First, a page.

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An Unusual Share Sale by China Integrated Energy's CEO

|Includes: China Integrated Energy, Inc. (CBEH)
A Forgotten Form 4

China Integrated Energy (OTCPK:CBEH)  is yet another Chinese reverse merger whose financials and dilutive equity offerings have drawn the scrutiny of the investment community and the opportunistic eyes of short sellers, including those of yours truly.

Assuming around 40M shares outstanding, CBEH trades at a 2010 P/E of about 4.5, has no debt, lots of cash, and is growing earnings at an impressive rate.  The rock bottom valuation is arguably attributed to the allegations proposed by short sellers specific to CBEH and other Chinese reverse mergers.  CBEH has responded to these allegations and has upgraded its auditor to KPMG in an effort to prove itself legitimate. CBEH’s KPMG audited 10-K is due in March.

CBEH's CEO and founder, Xincheng Gao currently owns around 55% of the stock.  Considering the company's cash-rich debt-free balance sheet, growth in earnings, and cheap valuation, one would expect Mr. Gao to hold on to his company stock dearly. But in the world of Chinese reverse mergers, expect the unexpected.  A careful reading of CBEH's SEC filings reveals that Gao sold a small portion of his ownership to two individuals at below market prices in September of 2009

Buried on page 52/58 of 10-K filed 3/31/10 , one finds this interesting admission: 

Based solely on our review of copies of such forms received by us, we believe that during the fiscal year 2009, the executive officers and directors of the Company and every person who is directly or indirectly the beneficial owner of more than 10% of any class of security of the Company complied with the filing requirements of Section 16(a) of the Exchange Act, except that Redsky Group Limited and Mr. Gao did not file a Form 4 reflecting the private sale of 517,200 shares of Redsky Group’s common stock, which occurred on September 10, 2009.

A Strange and Profitable Transaction

An S-1/A filed on 10/29/09 reveals Gao sold 517K shares to Longgen Zhang and Yuan Gong for $4.50 on 9/10/09. A prospectus filed on 11/5/09 offers for resale to the public up to 517K shares when the stock traded for $6.20, and another prospectus filed on 5/14/10 offers up to 257K shares to the public from the same September 2009 private sale when the stock traded for $11.37. Consolidating the information from these filings, one can estimate how much money Zhang and Gong made from this transaction which took place around the same time CBEH offered shares to the public.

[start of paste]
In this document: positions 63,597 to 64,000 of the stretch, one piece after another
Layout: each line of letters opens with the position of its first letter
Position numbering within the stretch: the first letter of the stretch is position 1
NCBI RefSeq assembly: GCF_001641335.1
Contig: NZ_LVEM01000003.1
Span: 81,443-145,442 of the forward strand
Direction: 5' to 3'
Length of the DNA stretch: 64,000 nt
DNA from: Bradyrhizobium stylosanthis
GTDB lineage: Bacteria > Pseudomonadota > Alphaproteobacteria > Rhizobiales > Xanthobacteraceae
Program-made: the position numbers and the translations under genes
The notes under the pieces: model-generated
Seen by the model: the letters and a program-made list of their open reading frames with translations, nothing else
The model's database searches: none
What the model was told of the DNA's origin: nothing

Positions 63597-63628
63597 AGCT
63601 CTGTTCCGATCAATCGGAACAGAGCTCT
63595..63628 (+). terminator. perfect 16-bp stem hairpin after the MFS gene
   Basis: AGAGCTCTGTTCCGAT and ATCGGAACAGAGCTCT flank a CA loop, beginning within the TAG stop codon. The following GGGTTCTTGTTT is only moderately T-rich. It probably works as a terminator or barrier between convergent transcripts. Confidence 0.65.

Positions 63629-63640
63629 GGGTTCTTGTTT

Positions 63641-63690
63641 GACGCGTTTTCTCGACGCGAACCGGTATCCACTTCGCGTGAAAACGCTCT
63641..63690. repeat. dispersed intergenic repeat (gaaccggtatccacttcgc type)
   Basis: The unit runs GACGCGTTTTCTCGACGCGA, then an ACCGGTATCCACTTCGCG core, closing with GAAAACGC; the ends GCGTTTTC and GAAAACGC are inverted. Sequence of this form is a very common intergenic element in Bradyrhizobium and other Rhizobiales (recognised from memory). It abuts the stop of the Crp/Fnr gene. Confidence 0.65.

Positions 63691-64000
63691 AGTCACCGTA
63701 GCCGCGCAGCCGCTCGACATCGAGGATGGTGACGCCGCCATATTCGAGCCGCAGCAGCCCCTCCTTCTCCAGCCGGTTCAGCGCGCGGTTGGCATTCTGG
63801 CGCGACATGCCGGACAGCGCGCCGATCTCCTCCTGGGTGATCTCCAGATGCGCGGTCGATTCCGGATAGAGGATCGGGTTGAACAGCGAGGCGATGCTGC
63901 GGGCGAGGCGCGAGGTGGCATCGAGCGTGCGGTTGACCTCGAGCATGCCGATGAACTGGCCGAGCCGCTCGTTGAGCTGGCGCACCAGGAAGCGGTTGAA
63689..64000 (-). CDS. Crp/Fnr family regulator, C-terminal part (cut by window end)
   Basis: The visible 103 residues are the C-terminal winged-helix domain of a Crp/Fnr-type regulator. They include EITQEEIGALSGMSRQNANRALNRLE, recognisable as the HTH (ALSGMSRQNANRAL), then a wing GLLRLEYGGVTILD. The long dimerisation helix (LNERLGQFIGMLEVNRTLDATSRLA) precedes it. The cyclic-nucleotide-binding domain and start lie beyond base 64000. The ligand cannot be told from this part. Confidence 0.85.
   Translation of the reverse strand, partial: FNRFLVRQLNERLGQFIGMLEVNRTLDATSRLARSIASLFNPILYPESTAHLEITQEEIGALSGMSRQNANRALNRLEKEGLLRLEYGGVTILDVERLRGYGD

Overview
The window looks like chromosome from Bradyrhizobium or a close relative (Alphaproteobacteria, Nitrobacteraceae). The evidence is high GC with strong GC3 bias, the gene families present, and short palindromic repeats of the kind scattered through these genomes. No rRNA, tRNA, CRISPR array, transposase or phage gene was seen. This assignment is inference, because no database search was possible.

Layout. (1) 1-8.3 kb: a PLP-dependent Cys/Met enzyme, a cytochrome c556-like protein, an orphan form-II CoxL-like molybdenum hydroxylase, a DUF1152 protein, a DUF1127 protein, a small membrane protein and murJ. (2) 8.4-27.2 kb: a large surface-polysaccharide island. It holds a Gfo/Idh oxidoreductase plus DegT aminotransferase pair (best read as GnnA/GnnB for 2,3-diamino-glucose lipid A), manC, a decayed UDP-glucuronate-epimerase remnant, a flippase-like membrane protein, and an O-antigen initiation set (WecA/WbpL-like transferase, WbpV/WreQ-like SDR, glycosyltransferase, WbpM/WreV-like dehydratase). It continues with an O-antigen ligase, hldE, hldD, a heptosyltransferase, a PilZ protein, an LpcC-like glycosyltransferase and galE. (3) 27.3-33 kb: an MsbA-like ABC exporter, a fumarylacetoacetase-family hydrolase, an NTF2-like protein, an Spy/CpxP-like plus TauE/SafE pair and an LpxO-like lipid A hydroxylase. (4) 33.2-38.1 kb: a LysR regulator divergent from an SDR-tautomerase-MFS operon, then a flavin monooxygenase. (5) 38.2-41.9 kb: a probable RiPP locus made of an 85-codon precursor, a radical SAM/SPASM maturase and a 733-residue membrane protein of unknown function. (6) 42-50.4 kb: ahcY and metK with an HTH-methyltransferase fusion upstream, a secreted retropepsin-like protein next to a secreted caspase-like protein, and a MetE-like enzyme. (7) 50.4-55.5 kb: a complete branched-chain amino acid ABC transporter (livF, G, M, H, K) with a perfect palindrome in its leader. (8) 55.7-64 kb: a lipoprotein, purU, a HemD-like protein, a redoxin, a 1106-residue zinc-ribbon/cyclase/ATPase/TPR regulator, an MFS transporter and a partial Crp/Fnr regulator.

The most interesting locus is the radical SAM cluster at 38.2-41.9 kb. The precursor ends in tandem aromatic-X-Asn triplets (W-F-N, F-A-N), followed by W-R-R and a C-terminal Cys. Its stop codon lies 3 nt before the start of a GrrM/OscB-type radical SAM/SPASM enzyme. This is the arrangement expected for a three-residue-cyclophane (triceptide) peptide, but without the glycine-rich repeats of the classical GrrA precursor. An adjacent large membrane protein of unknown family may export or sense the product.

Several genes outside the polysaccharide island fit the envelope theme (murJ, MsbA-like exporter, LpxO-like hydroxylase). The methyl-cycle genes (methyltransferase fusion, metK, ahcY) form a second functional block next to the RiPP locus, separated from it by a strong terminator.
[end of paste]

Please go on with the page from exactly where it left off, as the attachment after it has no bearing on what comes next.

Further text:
Aside from the failure to file a Form 4, which is normally necessary when the CEO/majority owner sells stock, several things strike me as odd about this transaction. First of all, why would Gao sell a stake in his company at below market prices, creating an instantaneous mark to market loss of $1.3M? If he wanted to sell some shares, why did he not do so in the open market and receive over a million dollars more than he did by selling to Zhang and Gong?

Secondly what service did Zhang and Gong provide to CBEH or Gao that warranted such compensation? And why did the compensation come directly out of Gao's pocket rather than the company's coffers. For context, Gao received $54,000 in cash compensation in 2009. As of 9/30/2009, China Integrated Energy reported $40M of cash on the balance sheet, so there was no reason the two could not have been paid by the company in cash.

Longgen Zhang and Yuan Gong : CFO's of other US listed Chinese stocks

According to Forbes, Zhang was the CFO of Xinyuan Real Estate from 2006-2008 and has been the CFO of JinkoSolar (NYSE :JKS) another U.S. listed Chinese company since 2008. What "financial advisory" services did Zhang provide to CBEH while he was CFO of another company deserving of approximately $900K in immediate MTM profits, or just under 20 times the CEO's 2009 compensation?

According to Forbes, Yuan Gong has been the CFO of China Energy Corp (OTC : CHGY) since December of 2009 and served as a director of Xinyuan Real Estate Company from 2007 to 2008. His stint as VP of Capital Markets at CBEH ended quickly after the private sale took place.

More Selling to Come?

Considering this transaction occurred in September of 2009, why should anyone care?  The answer is that Gao may sell more shares given that the S-3 Shelf Registration filed in May of 2010 includes the potential sale to the public of 1M shares owned by him. While a prospectus has not been filed for such a sale, I am curious to see if Gao sells more of his presumably undervalued company in the future.

Furthermore, in deciding whether to side with the longs or the shorts, this transaction may provide one piece of the puzzle. In my opinion, a private sale of shares by the CEO to two CFO’s of U.S. listed Chinese stocks, on which both make multiples of the CEO’s low salary, is extraordinarily odd, if not suspicious, especially when one considers CBEH’s proclaimed growth prospects and prosperity. Just as Gao plans to sell 1M shares in CBEH’s most recent shelf registration, I am inclined to sell his company’s stock short. Perhaps a KPMG audited 10-K within the next month will clear the cloud of scrutiny currently looming over CBEH. Perhaps not.

Disclosure: I am short OTCPK:CBEH.